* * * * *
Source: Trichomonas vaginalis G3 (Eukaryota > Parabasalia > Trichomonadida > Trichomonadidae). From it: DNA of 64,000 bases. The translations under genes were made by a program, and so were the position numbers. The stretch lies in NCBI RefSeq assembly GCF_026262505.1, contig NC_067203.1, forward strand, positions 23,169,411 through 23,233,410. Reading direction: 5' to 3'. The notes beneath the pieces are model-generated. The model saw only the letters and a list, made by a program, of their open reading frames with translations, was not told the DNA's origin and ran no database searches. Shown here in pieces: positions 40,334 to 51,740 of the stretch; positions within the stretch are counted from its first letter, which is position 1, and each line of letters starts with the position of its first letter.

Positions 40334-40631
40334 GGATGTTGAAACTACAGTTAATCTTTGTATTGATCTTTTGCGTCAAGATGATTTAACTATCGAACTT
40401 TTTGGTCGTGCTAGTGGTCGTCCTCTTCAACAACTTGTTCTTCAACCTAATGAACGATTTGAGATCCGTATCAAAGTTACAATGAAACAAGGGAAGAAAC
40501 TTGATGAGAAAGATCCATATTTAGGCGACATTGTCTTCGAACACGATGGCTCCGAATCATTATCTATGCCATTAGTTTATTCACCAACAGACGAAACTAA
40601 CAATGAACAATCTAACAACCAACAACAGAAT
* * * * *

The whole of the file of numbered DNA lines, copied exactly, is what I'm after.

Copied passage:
Source: Trichomonas vaginalis G3 (Eukaryota > Parabasalia > Trichomonadida > Trichomonadidae). From it: DNA of 64,000 bases. The translations under genes were made by a program, and so were the position numbers. The stretch lies in NCBI RefSeq assembly GCF_026262505.1, contig NC_067203.1, forward strand, positions 23,169,411 through 23,233,410. Reading direction: 5' to 3'. The notes beneath the pieces are model-generated. The model saw only the letters and a list, made by a program, of their open reading frames with translations, was not told the DNA's origin and ran no database searches. Shown here in pieces: positions 40,334 to 51,740 of the stretch; positions within the stretch are counted from its first letter, which is position 1, and each line of letters starts with the position of its first letter.

Positions 40334-40631
40334 GGATGTTGAAACTACAGTTAATCTTTGTATTGATCTTTTGCGTCAAGATGATTTAACTATCGAACTT
40401 TTTGGTCGTGCTAGTGGTCGTCCTCTTCAACAACTTGTTCTTCAACCTAATGAACGATTTGAGATCCGTATCAAAGTTACAATGAAACAAGGGAAGAAAC
40501 TTGATGAGAAAGATCCATATTTAGGCGACATTGTCTTCGAACACGATGGCTCCGAATCATTATCTATGCCATTAGTTTATTCACCAACAGACGAAACTAA
40601 CAATGAACAATCTAACAACCAACAACAGAAT